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Cultural Concierge

November 2, 2009

In the course of my journey through the wonderful world of interior design I have come across a phenomenon, thanks to a design firm in Las Vegas, and thanks to a group of designers in New York.

If it is true that 90% of the wealth in America was generated since 1980, and 70% since 1995, then it seems likely that many people who are now our nation’s wealthiest people did not grow up with the lifestyle they live today. This is a fundamental cultural shift away from the world of inherited wealth. Inherited wealth came with a sort of training- symphonies, ballet, trips to art museums, life in well-decorated houses, private schools, tutors, family dinners at fine dining room tables- at least some did. What this created was a sort of cultural training program for the next generation.

In today’s world, that “training” is not necessarily something to take for granted, and it is no one’s fault, especially not the wealthy person who made it on their own. What designers need to consider, I think, is how to offer this client what might be more than just a design project. Make the design process a cultural exploration and a voyage of discovery and not just the purchase of home furnishings.  Part of the designer’s value might now be the education that comes with the design experience.  If they do not know what you know, then share your knowledge as a part of your service, and as an explanation of your design brilliance.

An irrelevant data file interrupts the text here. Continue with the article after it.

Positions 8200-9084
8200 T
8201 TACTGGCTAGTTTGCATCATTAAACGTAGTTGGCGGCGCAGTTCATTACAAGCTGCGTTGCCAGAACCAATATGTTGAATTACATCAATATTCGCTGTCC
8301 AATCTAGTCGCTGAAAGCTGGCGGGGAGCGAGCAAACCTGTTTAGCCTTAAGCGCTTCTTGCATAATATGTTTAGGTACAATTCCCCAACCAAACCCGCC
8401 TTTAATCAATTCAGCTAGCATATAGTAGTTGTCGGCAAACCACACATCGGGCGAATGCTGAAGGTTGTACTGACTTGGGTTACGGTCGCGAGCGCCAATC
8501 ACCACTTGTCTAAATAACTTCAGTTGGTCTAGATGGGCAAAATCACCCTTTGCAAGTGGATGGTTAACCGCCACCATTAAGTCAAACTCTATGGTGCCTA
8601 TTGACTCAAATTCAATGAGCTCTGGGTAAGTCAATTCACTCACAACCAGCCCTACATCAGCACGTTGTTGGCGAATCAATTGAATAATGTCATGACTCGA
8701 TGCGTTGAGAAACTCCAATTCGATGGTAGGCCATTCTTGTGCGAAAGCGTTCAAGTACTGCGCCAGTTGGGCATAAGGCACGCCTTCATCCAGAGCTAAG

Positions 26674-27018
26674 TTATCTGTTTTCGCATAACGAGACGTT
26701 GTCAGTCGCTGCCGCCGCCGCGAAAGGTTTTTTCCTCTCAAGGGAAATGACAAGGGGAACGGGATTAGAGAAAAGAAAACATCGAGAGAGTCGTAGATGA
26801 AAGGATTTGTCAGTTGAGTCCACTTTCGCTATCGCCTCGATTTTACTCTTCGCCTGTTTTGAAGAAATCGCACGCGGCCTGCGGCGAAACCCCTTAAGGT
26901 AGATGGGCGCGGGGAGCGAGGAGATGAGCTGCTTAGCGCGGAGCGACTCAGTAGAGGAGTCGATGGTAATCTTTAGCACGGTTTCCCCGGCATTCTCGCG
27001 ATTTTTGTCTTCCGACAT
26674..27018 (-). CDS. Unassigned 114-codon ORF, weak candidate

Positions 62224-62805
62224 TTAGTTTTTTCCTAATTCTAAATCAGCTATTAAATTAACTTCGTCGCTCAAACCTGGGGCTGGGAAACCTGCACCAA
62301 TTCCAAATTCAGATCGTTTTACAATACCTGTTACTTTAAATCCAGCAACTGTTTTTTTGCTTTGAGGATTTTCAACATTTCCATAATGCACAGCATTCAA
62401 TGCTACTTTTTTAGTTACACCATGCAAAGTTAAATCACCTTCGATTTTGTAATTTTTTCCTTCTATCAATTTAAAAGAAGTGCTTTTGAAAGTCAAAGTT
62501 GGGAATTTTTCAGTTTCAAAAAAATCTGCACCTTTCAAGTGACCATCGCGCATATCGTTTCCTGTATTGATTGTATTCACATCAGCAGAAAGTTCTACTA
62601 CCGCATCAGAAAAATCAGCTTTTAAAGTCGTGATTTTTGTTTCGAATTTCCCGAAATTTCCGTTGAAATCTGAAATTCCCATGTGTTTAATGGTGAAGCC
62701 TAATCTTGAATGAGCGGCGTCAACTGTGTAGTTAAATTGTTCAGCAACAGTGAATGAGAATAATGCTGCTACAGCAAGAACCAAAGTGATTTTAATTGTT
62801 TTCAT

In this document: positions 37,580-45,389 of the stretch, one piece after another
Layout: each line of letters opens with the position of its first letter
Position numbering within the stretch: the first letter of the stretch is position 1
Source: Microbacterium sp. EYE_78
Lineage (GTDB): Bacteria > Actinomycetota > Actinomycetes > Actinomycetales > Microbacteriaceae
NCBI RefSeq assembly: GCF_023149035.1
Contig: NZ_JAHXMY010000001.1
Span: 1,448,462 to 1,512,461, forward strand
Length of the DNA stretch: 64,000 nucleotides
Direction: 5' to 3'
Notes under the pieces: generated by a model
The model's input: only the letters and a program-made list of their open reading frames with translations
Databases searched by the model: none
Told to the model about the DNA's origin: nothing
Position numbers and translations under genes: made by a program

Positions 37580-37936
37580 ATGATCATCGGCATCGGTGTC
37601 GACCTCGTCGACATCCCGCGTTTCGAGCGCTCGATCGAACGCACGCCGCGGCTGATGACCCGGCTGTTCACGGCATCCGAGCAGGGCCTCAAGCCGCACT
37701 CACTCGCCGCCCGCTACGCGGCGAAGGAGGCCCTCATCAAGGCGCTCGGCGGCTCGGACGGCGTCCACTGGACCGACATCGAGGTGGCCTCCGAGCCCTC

So, be the cultural concierge- offer a wonderful world of history and cultural authenticity that manifests itself in your client’s living spaces and takes them on a journey into the creation of an environment that will offer their children that cultural training program above for future generations.

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